If you would like to order some natural raw honey go to www.llangattockapiaries.co.uk

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Why Honey?

Honey is a superfood

Honey is 100% natural.  It is healthier than sugar, nutritious, sustainable, versatile and delicious. 

Honey can even help prevent hay fever, it is naturally antibacterial and is a source of minerals.

Humans have been eating honey for thousands of years.   It’s a natural sweetener.

You should eat honey, too.

Local honey is better for you

Llangattock honey is made by bees who gather nectar from the beautiful Brecon Beacons National Park. 

They make wildflower honey because wildflowers grow right outside the hives; in the surrounding fields, on the banks of the River Usk, and on the slopes of the Black Mountains which overlook them.

The honey they make contains traces of pollen; if you eat it, it acts like a vaccine, making your body more resistant to hay fever.

Local honey is better for the environment

A thriving local bee population is essential for our environment. 

The bees pollinate plants around us, promoting biodiversity in our countryside, and keeping our hedgerows and fields healthy and fertile.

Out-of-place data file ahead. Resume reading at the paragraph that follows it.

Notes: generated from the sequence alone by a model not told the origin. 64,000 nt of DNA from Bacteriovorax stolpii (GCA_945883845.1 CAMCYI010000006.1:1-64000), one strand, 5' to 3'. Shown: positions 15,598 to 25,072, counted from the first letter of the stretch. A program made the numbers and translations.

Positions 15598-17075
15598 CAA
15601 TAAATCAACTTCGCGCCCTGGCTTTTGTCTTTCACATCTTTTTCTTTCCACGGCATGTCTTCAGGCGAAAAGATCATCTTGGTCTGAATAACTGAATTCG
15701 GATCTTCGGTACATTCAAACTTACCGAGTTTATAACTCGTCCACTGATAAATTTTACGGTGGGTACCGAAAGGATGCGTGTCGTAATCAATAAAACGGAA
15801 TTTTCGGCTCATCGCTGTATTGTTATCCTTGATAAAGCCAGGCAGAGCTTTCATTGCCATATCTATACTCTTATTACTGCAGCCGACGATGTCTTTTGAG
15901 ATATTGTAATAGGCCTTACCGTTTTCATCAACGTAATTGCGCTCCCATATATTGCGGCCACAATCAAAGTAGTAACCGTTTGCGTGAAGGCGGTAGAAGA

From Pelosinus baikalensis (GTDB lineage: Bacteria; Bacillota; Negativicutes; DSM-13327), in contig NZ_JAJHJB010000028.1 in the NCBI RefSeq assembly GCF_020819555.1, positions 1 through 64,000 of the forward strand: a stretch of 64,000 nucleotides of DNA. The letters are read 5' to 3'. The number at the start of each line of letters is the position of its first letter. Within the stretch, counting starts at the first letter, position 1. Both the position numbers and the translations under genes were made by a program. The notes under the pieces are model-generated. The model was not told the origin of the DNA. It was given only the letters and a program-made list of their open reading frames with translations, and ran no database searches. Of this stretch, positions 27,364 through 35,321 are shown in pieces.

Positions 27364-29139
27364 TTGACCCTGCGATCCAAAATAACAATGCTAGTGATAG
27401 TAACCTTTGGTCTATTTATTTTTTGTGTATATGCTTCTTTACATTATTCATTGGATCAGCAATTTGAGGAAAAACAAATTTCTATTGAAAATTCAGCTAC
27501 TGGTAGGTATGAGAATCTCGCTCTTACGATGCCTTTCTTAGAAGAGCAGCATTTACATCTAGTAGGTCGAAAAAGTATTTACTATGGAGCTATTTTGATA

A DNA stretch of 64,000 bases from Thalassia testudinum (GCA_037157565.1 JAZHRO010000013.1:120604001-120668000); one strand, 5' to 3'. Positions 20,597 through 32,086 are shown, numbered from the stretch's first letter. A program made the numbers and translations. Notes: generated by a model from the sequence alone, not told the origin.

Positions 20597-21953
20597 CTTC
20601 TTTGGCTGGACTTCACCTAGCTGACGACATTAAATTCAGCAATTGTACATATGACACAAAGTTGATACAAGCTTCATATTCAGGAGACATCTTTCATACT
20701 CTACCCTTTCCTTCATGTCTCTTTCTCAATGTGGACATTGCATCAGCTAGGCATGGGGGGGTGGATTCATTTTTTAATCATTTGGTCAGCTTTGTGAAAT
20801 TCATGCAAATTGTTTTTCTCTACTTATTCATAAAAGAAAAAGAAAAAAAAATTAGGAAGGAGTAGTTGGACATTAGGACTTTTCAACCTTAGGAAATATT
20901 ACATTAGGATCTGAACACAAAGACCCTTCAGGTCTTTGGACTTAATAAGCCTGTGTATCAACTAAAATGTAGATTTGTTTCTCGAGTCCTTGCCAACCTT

Only locally produced raw honey has these benefits; buying from a supermarket isn’t the same.  Mass-produced honey can be blended and filtered in ways which break the link with local flowers and lower the nutritional value.

We have 250 hives in Llangattock, Bwlch and on the slopes of Sugarloaf Mountain.

The bees are tended by Anthony Smith, who has been keeping them for six years.  Anthony says, “We like to think that if you taste our honey, you get a taste of the wildflowers and heathers which surround us.  We do very little to it; it is straight out of the hive and into the jar within 24 hours. What could be more local than that?”

If you buy Llangattock Honey, you will get the best flavour, the highest nutritional content, the very best of what is around you. Buy local, buy Llangattock Honey.